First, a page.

Michael Gove and Philip Hammond would vote for Britain to leave the EU
Defence Secretary Philip Hammond has become the second cabinet minister to say he would vote for Britain to leave the EU if a referendum were held now.
But, like education secretary Michael Gove, he said David Cameron must be given a chance to bring powers back from Brussels before deciding.
Mr Hammond told BBC Radio 5live it would be "defeatist" to leave the EU without attempting reform.
Mr Cameron has pledged to hold a referendum in 2017.
"If the choice is between a European Union written exactly as it is today and not being a part of that then I have to say that I'm on the side of the argument that Michael Gove has put forward," said Mr Hammond in an interview on Radio 5live's Pienaar's politics.
Earlier, Mr Gove became the most senior Conservative to date to publicly contemplate backing Britain's exit from the EU, although "friends" of the cabinet minister have previously told a newspaper that is where he stands.
'Letting off steam'
"I am not happy with our position in the European Union but my preference is for a change in Britain's relationship with the European Union," said Mr Gove.
"Life outside would be perfectly tolerable, we could contemplate it, there would be certain advantages."
Tory backbenchers have tabled an amendment to the motion welcoming the Queen's Speech regretting the absence of legislation paving the way for a referendum in the government's plans for the year ahead.
Mr Gove described this as "letting off steam".
And he said he planned to abstain if there was a Commons vote on the amendment.
"My own view is let the prime minister lay out our negotiating strategy, make sure he has a majority, which I am convinced he will secure at the next election, and let's have the referendum then."
Home Secretary Theresa May also said she would abstain in the Commons vote, which will be held on Tuesday or Wednesday if it is called by Speaker John Bercow.
Mr Hammond said: "I believe that we have to negotiate a better solution that works better for Britain if we are going to stay in and play a part in the European Union in the future, but let me be absolutely clear: I think it is defeatist to sort of say we want to leave the European Union.
"We should say no, this is a club that we are members of, and before we talk about leaving it, first of all we're going to try and change the rules and change the way it works and change the objectives that it has in order to make it something that works for Britain."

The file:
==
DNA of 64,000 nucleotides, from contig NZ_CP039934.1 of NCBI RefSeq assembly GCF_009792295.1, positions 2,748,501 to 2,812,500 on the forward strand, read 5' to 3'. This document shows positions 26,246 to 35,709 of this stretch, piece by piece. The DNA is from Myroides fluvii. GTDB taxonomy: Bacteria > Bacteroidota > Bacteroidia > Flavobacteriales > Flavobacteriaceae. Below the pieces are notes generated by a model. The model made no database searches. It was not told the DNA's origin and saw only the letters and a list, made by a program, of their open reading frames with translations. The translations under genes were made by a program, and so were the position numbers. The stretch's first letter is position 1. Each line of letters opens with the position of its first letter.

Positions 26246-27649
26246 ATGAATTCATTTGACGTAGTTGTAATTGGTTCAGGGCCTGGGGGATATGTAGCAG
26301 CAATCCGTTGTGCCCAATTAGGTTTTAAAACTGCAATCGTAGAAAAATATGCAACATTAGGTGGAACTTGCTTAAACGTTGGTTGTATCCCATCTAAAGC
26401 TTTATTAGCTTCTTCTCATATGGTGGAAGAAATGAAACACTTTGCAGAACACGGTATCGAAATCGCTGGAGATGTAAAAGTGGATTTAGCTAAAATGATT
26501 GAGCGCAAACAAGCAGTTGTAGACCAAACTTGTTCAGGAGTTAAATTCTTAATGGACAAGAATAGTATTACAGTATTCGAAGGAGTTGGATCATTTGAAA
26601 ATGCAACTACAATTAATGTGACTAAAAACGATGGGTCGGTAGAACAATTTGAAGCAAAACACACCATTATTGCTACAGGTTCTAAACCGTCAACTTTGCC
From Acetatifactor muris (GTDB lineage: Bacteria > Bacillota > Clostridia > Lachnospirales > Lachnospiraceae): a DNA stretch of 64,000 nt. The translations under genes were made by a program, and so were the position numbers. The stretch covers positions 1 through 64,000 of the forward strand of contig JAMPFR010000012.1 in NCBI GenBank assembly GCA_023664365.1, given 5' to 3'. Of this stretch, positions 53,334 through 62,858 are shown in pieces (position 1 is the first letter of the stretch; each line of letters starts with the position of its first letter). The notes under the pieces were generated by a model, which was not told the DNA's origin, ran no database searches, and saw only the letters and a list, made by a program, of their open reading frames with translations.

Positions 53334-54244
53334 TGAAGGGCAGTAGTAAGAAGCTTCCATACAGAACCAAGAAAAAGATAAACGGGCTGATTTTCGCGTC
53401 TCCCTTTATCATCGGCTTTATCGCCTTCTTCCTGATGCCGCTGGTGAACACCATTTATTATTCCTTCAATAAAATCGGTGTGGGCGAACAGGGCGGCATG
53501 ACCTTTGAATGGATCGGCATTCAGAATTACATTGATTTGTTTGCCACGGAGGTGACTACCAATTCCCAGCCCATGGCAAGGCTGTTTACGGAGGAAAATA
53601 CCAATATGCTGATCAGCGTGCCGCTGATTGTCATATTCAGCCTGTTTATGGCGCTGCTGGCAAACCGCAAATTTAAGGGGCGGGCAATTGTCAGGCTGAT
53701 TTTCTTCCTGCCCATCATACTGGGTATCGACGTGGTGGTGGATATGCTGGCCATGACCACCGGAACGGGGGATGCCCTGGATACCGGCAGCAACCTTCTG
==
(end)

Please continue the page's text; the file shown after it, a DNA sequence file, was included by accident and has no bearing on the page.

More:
David Cameron has promised an in/out referendum in 2017 - if the Conservatives win the next election.
A group of Conservative backbenchers, led by John Baron, have been campaigning for him to firm up this commitment by legislating in the current Parliament for a referendum.
The rebel MPs wanted the legislation to be included in last week's Queen's Speech setting out the government's plans for the year ahead.
Mr Cameron has said he was prevented from doing so by the Lib Dems.
So the rebels have taken the unusual step of tabling an amendment to the Queen's Speech debate, raising the prospect of government MPs voting against their own programme. It is thought about 100 backbench MPs could do so.
The amendment, tabled by Mr Baron and fellow Eurosceptic Peter Bone, expresses regret that the government has not announced an EU referendum bill.
It is highly unlikely to be passed, as Labour, the Lib Dems and many Conservatives will vote against it or abstain but Mr Baron has said it will keep the issue in the spotlight.
The furore has been seized on by Labour as a sign that Mr Cameron has lost control of his party.
The Conservatives say Mr Miliband is unwilling to give the public a say on a vital issue.
Speaking on Sky's Murnaghan programme, shadow chancellor Ed Balls said: "I don't think we should set our face against consulting the British people."
He said Labour would back a referendum if there was "any proposal to change the powers between Britain and the European Union which would take powers away from Britain".
But he said the party would not make a commitment to a referendum at a time when there was a push to reform the EU as it would be "destabilising" and not "statesmanlike".